Removing Judgement From “Failure”

With the expansion of the internet and social media use, it seems a lot of attention has been shown to the phenomenon of failure.

Failure to get a good job, failure to get educated, failure to be happy, failure to be there when your friends need you, failure to get married, failure to comply with mainstream social norms etc. etc. etc.

There sure seems to be a whole lot of failure going on!

Yet with more and more websites, articles and radio stations telling us all about the millions of choices we have, what it means to be “successful” and exactly how we should go about our lives not being a societal “failure”, it seems that we sometimes forget that the natural state of people differs and that what is purportedly achieved by some, really isn’t that achievable or even desirable for others.

Everybody is different. Everybody has their own wants, needs, desires, limitations. Everybody has distinct personal aspirations and attributes that make them unique.


  • Just because someone is homeless, does that make them someone to look down on and pity?

No. In fact, some people are quite proud of being homeless, and if that lifestyle suits them and doesn’t harm others in the process then why ever not?

  • Just because someone chooses not to go to university, does that automatically make them unsuccessful?

No. There are plenty of opportunities for people to engage in happy and fulfilling work without a degree. People don’t all have the opportunity to go to university. Maybe they don’t have the time, money, desire, feeling of necessity. Why judge them negatively for that?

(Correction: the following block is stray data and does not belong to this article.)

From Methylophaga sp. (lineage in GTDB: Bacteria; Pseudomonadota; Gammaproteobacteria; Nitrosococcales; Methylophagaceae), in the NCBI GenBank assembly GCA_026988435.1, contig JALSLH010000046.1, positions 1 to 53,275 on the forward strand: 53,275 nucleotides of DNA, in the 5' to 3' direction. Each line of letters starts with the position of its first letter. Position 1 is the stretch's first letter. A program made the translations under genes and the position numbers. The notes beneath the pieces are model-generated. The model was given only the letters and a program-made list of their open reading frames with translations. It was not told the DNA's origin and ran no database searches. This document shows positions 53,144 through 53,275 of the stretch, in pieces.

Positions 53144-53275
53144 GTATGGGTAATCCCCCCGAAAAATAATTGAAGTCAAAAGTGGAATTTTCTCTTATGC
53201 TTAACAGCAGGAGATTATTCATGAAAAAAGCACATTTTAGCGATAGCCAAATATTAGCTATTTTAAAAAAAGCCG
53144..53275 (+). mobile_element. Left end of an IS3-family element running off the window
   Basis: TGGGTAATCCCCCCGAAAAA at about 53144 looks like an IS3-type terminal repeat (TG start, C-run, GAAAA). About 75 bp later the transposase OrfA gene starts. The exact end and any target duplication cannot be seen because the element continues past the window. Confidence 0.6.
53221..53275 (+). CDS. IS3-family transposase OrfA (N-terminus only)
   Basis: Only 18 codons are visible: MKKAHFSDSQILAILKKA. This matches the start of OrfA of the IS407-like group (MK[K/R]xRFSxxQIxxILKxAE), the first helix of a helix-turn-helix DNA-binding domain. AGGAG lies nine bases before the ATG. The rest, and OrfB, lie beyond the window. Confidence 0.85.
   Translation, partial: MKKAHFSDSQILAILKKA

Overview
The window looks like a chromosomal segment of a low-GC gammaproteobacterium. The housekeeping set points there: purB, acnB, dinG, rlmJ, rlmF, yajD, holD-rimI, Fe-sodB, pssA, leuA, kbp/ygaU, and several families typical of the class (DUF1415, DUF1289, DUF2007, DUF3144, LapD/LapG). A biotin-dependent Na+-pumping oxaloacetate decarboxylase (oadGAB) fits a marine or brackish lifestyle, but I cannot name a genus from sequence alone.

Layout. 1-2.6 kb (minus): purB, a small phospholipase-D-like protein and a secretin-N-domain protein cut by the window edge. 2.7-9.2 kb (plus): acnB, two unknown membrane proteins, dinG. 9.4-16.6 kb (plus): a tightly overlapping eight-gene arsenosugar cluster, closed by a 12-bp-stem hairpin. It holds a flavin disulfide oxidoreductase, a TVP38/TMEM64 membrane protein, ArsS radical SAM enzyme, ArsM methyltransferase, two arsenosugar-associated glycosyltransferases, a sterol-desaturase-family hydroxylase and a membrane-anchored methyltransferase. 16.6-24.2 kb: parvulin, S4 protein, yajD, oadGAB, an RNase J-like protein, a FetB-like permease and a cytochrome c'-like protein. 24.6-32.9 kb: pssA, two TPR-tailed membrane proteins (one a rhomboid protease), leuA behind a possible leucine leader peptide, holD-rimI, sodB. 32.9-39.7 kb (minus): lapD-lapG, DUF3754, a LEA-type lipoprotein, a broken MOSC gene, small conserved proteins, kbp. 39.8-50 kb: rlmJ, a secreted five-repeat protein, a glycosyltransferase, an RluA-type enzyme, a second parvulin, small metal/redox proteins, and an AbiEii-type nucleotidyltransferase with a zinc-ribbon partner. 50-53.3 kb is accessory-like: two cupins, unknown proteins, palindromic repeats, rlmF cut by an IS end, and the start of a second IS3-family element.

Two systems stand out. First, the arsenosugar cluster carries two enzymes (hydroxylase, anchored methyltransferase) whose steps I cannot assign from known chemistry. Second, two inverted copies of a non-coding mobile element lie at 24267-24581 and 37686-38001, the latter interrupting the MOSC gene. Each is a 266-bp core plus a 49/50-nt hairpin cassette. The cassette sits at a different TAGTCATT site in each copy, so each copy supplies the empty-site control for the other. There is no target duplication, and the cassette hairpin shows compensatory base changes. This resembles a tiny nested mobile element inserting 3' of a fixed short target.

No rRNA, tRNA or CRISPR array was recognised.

• Just because someone chooses to…
  1. Not get married
  2. Not have Children
  3. Not buy a House
  4. Stay at home with the kids
  5. Get a tattoo
  6. Get divorced
  7. Work as a stripper
  8. Deal drugs
  9. Work 16 hour days
  10. Take on/relinquish a faith
  11. [Insert some other societal perception of failure here]

…does that make them a failure?

No, not necessarily. Maybe in someone’s eyes. In my eyes, however, they are making choices. They are living life.

Out of desire, out of necessity, it doesn’t matter why. All that matters is that we don’t immediately judge them in a negative light for those choices.


One Way or Another Way

Everybody’s idea of “failure” is different and we all live in a world where stereotypes are ever present and influence every one of us.

Despite this we can all make a choice: To look at things differently. To question the norm. To question our own thoughts, feelings and reactions. To care.

Next time you find yourself feeling sorry for someone because of their perceived “failure” to live up to your own or society’s norms take a step back and think.

Has that person really failed? Or has that person just made a different choice? It could lead them to a happy ending either way.

Leave a Reply

Your email address will not be published. Required fields are marked *